How we all long for a democratic President, one who believes in liberal values, understands the mental torment of intellectuals, appreciates free thought and does not crack down on the opposition. Someone who does everything according to the law and not to the designs of Kremlin spin doctors. How anxiously we look for some sign of hope for a better future. We start digging in Dmitry Medvedev's biography, scrutinising his track record, his speeches and the people around him, to find justification for our optimism.
But we should not deceive ourselves - neither education, nor his social circle, nor the professional experience of the new leader - nothing in Medvedev's background provides any clues as to what kind of President he will be.
Think of Vladimir Putin as a member of the "Sobchak team" in the turbulent 1990s and Putin 10 years later. [Anatoly Sobchak was a prominent liberal politician during the Yeltsin era.] A political leader is forced to change his views, leanings and even principles in order to stay in power; those are the rules of the game, and it is not within Medvedev's power to change those rules.
So we need a different approach to assess the degree of Medvedev's liberalism. Is there an alternative to the liberal path in the development of Russia? Is there an alternative to relying on the institutions of civil society? In other words, does the current model of the state in Russia have any lasting potential?
Let us suppose that the Kremlin decides not to change anything. After all, this arrangement has worked for eight years, and pretty well too from the government's point of view.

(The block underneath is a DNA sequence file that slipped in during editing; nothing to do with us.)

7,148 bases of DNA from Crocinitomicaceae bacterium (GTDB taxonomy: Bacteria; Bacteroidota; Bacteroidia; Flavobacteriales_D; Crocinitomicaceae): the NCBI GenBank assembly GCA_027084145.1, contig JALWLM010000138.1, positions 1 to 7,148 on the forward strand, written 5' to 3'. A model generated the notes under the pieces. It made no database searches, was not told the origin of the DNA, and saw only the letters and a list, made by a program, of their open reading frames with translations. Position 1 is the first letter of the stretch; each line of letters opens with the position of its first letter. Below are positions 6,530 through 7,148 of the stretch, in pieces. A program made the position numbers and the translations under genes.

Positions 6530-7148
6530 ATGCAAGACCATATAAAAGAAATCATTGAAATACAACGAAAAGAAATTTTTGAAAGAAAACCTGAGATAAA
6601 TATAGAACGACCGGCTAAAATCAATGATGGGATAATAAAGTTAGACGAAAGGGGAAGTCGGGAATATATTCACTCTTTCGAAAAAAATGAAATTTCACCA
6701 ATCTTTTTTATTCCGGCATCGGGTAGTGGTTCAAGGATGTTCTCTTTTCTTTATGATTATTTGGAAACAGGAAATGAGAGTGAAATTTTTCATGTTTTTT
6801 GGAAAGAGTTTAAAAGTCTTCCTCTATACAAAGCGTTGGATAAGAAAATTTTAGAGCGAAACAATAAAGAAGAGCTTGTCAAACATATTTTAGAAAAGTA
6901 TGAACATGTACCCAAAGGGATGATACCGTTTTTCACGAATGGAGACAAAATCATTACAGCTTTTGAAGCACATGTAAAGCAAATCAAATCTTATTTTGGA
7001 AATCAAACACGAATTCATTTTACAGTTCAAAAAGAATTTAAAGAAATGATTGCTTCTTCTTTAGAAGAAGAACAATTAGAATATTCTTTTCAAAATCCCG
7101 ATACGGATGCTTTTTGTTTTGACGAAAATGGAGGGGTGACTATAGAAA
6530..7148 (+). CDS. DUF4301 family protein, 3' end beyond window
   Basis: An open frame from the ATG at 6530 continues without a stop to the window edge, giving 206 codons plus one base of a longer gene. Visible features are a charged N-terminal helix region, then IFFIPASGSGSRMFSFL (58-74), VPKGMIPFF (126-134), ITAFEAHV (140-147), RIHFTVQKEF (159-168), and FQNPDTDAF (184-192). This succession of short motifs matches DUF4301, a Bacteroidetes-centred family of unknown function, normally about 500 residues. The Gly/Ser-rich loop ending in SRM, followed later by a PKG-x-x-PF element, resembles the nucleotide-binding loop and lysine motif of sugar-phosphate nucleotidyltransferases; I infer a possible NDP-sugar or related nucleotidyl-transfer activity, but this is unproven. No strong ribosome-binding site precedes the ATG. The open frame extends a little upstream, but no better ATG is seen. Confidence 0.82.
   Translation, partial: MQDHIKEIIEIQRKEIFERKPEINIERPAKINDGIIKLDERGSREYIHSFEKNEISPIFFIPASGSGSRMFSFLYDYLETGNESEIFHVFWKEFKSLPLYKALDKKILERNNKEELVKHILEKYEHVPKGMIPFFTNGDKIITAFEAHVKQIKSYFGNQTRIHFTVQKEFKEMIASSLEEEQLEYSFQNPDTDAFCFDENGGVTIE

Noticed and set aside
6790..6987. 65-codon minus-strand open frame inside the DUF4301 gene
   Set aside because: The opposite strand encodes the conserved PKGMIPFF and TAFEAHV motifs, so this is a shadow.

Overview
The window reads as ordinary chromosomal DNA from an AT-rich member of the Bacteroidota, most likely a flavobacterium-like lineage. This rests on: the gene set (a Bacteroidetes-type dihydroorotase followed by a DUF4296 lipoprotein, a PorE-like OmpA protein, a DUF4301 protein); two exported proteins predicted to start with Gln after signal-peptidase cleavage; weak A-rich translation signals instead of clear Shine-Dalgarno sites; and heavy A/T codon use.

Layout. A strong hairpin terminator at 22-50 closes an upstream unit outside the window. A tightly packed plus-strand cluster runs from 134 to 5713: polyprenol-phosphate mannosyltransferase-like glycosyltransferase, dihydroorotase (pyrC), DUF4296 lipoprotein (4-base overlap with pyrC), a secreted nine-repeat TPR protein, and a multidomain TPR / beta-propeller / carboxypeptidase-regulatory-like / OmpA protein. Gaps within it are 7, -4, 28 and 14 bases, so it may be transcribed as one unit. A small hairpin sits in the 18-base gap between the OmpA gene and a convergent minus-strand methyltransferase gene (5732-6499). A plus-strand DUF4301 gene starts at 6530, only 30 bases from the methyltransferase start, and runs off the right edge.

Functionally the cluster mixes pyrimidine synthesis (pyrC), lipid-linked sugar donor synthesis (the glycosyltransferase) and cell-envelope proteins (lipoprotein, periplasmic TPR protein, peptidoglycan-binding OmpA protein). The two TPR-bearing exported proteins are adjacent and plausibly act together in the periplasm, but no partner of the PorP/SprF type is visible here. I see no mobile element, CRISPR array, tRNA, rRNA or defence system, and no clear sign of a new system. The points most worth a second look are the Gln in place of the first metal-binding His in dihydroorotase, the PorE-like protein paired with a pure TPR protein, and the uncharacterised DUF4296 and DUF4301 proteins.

It is not viable. The system of bureaucratic capitalism created by Putin and his team has all but exhausted its potential. Even if oil prices remain high, the Russian economy will slow down. Even if half of the ministers and governors are replaced, the government will remain dismally ineffective. Even if tens of billions of dollars are funnelled into the creation of state corporations, Russia will still be a long way from a knowledge-based economy. In this case, the new President will be but a pale shadow of his predecessor, blamed for failing to "build on Putin's success" and for not making good use of the power he was given.
Paradoxical though it may sound, the only chance for the new President is to rely on the institutions of civil society. It is not a matter of principle, but of political survival. Medvedev has experience in implementing the so-called "national projects" concentrating resources on improving agriculture, education, housing and health care, and he ought to know how bad the state is at disposing of these resources. In fact, the national projects are no longer projects at all: they are just channels for pumping more money into the country's antiquated social fabric. Without a strategic partnership with civil society, the government's social investments will continue to be nothing more than handouts to a disgruntled populace and an extra incentive for officials to become more corrupt.
Medvedev knows the basis of a modern economy is human capital, not raw materials. The quality of human capital, in turn, is determined by the quality of social policy. Whatever social sphere in Russia you look at - education, health care, social security, housing, utilities - government programmes are stymied because society is still treated as an object, rather than the subject, of actions.
Meanwhile, non-governmental organisations could even now assume a wider spectrum of functions, from monitoring the state's initiatives, public scrutiny and preparation of alternative social projects to participation in public auctions and doing social work on the ground.
Andrei Kortunov is president of the New Eurasia Foundation, a Russian NGO founded by Russia's Dynasty Foundation, the US-based Eurasia Foundation and the Brussels-based European Madariaga Foundation.
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